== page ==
As the child grows to maturity he continues to be, as he was in infancy, a cherished object and a rival. In addition thereto he becomes something else: a member of the family.

Hitherto in this study we have had to do with personalities as completed facts, but in the growing up of children we have to do with the creation of personalities. The most adequate study of this process is made by the psychoanalysts whose doctrine, as Malinowski aptly puts it, is a doctrine of the influence of family life upon the human mind.2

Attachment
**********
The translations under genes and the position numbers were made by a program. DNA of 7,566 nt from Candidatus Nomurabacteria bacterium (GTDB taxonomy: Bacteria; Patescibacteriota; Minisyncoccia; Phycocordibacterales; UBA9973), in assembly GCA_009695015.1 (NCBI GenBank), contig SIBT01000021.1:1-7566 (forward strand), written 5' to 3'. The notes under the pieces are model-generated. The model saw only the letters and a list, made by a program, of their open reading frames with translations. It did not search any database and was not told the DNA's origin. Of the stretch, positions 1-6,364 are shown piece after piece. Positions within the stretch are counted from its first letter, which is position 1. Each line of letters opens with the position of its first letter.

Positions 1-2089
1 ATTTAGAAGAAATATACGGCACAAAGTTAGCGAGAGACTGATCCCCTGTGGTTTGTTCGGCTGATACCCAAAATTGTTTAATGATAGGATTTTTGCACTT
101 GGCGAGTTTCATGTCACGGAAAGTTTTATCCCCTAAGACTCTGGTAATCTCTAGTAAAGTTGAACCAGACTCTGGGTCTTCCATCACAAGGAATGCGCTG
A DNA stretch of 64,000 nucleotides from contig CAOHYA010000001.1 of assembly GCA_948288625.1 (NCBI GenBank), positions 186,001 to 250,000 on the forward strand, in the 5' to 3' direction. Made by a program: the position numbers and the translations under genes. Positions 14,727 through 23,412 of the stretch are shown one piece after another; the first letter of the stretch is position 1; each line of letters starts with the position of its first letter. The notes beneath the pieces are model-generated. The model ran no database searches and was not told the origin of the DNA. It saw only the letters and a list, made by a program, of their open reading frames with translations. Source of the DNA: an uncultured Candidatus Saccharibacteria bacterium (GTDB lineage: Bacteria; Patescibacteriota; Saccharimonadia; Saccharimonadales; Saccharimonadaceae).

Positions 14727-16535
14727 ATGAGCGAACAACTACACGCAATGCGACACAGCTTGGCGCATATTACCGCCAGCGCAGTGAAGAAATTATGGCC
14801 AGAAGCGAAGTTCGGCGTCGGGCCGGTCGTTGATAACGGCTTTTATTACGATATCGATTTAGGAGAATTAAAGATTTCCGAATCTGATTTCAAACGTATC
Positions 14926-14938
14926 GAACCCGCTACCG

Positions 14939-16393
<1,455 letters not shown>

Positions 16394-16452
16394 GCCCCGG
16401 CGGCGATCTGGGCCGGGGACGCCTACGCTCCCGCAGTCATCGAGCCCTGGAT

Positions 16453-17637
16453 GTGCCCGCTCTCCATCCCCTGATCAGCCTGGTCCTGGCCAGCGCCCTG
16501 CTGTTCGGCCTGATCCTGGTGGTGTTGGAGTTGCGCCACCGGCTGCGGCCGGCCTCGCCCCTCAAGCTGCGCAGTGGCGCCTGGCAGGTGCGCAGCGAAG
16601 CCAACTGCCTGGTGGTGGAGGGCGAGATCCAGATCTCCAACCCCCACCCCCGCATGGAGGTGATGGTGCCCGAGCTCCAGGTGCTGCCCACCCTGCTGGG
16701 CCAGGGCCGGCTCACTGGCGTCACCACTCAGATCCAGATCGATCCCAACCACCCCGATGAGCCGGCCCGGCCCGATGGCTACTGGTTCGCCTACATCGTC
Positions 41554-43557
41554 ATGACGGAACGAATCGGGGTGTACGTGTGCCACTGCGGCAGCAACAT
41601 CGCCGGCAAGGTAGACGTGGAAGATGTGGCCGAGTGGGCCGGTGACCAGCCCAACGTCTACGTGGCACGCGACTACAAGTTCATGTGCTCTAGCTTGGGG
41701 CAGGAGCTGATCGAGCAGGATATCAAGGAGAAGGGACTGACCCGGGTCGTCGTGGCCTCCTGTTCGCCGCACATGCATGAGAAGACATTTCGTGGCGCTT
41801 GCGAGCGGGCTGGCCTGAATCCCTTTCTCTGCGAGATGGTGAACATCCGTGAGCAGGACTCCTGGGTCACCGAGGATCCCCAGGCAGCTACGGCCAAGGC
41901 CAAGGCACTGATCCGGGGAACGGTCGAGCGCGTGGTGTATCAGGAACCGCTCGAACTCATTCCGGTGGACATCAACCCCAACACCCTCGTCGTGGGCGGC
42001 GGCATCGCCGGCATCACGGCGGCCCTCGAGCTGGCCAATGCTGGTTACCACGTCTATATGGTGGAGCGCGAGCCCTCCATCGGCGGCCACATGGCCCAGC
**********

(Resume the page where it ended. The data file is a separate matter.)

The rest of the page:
Every individual first learns self, love, and hate in his family environment. His first experience of love of an object other than himself is parent-love. This is usually accompanied by an infantile idealization of the parent which embeds itself so deeply in the character that no subsequent experience ever cancels it out. Along with object-love and self-feeling comes the experience of thwarted desires and jealousy, which issues in an emotion of hatred. The emotions of child toward parent are thus ambivalent: they include in themselves elements of [p.177] loving and of hating. The first attachments which these emotions make (to mother or father) and the subsequent displacements of their object (ultimately from love of parent to love of spouse) determine the love life of the individual. The degree to which an individual is autonomous or dependent seems also to be determined by early family environment. The child who is helped too much becomes incapable of self-help. It is fortunately unnecessary here to engage in the discussion of such mooted points as the importance of sexuality in infant life and the universality of the OEdipus complex. These disputed points of psychoanalytic doctrine come up for review only in connection with the specific art of educating children. They are not directly engaged in the question of whether to have children. What we have here set forth is the generally accepted minimum hypothesis as to the development of a personality in the family.